A little Madness in the Spring
Is wholesome even for the King.
- Emily Dickinson, No. 1333
I remember running three-legged races with Grandma, at my cousins’ house in the country, balancing eggs in teaspoons. I remember how Grandma wasn’t very good at it, and my twelve-year-old speed and balance kicked ass. These days, I can barely carry a full cup of coffee across the room without spilling some. I recently did the math, and realize that I’m older now than Grandma was when we last teamed up to race.
In recent years, my cover story about slowing down was that I’ve been stopping to smell the flowers. It was a good excuse for a while, but eventually, I’ve had to admit I’ve slowed down because I’m growing older.
As gardeners, we learn the seasons and the promise of renewal after winter’s slumber. The smell of the rich but not-quite-ready living compost reminds us that nothing is lost, and that everything comes back. But the fact is, that all these garden metaphors are yet another cover story for playing in the dirt. Gardens patiently remind us we don’t have to outgrow what we love, no matter how much we may slow down.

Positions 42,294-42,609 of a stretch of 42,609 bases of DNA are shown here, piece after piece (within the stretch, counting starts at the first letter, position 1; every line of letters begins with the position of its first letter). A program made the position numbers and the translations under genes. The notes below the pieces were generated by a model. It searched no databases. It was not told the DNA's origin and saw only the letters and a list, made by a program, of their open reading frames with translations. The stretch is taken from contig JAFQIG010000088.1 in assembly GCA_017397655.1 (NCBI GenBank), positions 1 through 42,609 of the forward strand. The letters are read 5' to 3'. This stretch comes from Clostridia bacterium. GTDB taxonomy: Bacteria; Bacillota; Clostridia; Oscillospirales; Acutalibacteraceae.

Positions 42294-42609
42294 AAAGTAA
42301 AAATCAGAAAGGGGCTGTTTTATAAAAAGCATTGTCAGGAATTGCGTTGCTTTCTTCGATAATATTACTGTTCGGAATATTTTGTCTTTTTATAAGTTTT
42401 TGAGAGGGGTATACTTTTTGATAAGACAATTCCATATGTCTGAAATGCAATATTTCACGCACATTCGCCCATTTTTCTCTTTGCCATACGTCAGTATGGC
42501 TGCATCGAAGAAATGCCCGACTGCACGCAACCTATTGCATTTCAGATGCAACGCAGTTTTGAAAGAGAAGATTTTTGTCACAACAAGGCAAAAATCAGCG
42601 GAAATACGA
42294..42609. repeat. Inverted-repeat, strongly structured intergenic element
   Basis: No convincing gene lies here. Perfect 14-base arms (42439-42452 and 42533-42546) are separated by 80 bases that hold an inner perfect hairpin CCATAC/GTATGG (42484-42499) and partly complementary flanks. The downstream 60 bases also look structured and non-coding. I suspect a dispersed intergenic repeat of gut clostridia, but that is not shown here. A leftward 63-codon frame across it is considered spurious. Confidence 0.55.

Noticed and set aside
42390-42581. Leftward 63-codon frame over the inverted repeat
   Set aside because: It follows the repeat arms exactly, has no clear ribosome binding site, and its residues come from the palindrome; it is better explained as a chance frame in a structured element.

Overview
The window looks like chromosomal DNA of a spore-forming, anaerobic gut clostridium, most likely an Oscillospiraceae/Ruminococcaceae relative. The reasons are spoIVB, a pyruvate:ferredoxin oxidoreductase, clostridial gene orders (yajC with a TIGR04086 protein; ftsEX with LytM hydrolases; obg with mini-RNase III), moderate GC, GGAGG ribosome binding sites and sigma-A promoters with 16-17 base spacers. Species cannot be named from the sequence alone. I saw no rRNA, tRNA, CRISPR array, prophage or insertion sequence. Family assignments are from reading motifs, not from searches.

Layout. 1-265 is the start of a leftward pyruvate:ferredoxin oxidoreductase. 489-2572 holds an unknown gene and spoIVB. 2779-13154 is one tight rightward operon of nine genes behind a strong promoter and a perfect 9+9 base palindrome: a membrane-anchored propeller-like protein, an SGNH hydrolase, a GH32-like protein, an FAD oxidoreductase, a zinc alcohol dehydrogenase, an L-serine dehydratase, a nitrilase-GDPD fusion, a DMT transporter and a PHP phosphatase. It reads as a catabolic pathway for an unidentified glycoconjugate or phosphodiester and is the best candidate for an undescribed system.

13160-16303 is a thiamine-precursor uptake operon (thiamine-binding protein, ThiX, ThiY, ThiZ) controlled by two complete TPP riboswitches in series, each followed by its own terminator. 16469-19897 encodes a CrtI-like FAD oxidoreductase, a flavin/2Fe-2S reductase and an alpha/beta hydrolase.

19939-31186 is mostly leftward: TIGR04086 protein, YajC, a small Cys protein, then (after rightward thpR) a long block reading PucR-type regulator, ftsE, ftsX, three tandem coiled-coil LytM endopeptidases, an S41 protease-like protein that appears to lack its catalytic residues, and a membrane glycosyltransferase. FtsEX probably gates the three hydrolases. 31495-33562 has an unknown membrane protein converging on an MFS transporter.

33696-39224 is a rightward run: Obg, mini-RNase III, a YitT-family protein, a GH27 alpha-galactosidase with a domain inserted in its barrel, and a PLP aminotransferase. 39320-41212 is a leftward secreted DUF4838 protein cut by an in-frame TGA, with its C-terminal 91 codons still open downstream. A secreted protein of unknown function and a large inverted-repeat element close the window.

Spring arrives this month, and if you are impatient for Spring, here’s some good news, This year, we spring ahead earlier into Daylight Savings Time, changing our clocks on March 11, instead of waiting until the last Sunday of March. This means that we lose and hour BEFORE the equinox marking the first day of Spring (around March 20), instead of AFTER winter ends.
And this means that Spring will arrive an hour earlier this year than it did last year. Madness indeed.